Along with Facebook’s failed IPO and their, as well as Google’s, serial privacy violations, Twitter’s recent actions are just the latest indication that we are entering a critical new phase in the (admittedly short) history of social media companies. After several years of explosive user growth, which has also brought with it large amounts of investor funding, many of them now face increasing pressures to generate revenue in a market where “free” is the norm. Rather than giving users the chance of paying for services, they try to build their business exclusively on ad networks.

When that happens, openness quickly gives way to attempts at control in a modern enclosure movement. Except that today, the sheep being enclosed — or shut out — are you and me.

Blogs — a return to seriality?

Speaking of academic blogging, Kathleeen Fitzpatrick just posted a piece on “Blogs as serialized scholarship”, where she discusses to what an extent and in what respects blogging is a new form of scholarly exchange or reminiscent of old ones:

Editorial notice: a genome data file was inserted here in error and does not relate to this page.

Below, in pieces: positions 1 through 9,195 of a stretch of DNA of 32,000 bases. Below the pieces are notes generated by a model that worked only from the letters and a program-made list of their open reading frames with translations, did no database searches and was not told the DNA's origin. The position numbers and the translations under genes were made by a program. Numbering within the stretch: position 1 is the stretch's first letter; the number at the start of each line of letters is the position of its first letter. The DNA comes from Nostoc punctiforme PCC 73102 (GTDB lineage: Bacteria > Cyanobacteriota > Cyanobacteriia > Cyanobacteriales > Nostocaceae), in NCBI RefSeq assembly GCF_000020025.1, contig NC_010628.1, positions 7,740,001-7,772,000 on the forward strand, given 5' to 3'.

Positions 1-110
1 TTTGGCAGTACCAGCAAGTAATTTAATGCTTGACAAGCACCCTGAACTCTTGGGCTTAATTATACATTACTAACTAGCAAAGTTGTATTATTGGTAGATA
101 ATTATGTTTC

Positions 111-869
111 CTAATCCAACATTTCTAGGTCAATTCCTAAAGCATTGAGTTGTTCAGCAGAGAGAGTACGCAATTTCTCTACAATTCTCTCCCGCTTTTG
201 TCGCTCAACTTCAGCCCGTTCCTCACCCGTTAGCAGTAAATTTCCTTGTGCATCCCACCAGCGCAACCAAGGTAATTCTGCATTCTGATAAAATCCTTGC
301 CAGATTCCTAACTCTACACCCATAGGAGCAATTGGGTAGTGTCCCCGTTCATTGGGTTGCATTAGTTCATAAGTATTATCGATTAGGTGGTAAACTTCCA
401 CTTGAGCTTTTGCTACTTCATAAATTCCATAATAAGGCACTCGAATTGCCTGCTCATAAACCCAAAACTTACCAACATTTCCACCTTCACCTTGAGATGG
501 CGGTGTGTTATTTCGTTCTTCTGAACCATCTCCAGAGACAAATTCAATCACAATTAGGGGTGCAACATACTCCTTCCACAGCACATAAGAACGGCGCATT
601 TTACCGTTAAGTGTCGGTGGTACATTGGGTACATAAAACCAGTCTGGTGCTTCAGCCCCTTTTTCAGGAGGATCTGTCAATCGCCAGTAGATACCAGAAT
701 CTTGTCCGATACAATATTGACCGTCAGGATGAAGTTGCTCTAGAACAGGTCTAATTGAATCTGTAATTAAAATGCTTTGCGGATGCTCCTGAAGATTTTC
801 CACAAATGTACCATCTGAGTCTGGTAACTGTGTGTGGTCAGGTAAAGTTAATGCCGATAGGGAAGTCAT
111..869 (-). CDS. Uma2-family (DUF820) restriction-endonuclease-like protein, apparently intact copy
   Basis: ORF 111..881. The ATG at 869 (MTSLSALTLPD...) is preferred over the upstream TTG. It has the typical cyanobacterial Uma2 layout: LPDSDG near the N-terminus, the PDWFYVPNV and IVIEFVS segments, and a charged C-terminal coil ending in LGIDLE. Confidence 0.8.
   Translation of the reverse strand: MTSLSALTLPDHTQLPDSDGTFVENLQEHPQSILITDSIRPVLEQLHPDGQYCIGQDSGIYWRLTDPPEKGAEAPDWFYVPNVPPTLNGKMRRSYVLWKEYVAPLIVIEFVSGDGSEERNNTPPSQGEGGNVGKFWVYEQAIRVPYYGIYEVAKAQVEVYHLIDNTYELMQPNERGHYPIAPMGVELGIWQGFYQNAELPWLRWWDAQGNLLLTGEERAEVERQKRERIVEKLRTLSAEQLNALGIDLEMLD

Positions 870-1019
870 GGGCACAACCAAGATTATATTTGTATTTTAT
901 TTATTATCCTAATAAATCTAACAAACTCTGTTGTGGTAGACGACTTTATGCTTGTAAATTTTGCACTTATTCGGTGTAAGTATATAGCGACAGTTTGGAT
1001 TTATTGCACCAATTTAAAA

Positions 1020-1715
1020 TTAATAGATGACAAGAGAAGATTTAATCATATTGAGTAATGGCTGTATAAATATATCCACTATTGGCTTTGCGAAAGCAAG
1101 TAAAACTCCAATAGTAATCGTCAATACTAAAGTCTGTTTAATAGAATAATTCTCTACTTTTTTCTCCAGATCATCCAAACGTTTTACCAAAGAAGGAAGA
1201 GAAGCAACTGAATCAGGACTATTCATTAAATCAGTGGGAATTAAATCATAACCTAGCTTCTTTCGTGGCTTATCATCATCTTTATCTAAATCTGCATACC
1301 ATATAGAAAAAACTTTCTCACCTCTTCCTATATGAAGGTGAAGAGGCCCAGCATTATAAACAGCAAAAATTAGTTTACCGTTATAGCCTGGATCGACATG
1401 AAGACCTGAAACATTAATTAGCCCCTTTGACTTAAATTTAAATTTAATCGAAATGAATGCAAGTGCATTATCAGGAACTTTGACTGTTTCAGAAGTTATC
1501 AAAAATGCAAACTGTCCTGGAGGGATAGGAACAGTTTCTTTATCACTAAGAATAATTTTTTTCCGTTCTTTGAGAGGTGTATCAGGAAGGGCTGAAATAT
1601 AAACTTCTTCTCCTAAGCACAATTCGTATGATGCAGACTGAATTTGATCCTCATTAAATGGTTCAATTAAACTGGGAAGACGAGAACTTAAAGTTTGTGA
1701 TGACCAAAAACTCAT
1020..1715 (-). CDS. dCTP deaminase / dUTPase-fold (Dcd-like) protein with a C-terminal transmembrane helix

The divergence between the direct, communal kinds of exploration we undertake in a seminar and the discrete, closed form of the journal article mask their common origins in the letter-based correspondence among scholars in the early Enlightenment. The first modern scholarly journals came into being as a means of broadening and systematizing such correspondence, and in the process, gradually replaced a sense of ongoing exchange with one of formal conclusion.

In this sense, today, when a scholar with a blog writes a bit about some ideas-in-process, receives some feedback in response, returns with further ideas, reiterates, and so on, we can glimpse once again the seriality that has always been at the heart of scholarly production.

Interesting argument. I have worked quite a lot with such 18th century scholarly correspondence and agree that there are obvious parallels to blogging (although the speed of exchange is very different today, of course).